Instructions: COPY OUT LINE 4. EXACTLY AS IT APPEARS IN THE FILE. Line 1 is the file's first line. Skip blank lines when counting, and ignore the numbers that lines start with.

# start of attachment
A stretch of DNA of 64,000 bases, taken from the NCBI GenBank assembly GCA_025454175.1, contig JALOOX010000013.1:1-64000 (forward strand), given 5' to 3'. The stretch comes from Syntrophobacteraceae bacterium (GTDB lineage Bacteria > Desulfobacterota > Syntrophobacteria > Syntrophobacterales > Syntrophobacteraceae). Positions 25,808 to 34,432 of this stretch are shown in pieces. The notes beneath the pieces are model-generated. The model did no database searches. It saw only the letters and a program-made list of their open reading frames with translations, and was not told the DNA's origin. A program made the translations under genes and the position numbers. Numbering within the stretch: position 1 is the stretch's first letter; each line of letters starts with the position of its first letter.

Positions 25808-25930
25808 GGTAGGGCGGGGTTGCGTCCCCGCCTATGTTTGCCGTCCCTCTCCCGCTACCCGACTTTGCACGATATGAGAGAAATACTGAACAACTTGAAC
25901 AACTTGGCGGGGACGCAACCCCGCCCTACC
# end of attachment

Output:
25901 AACTTGGCGGGGACGCAACCCCGCCCTACC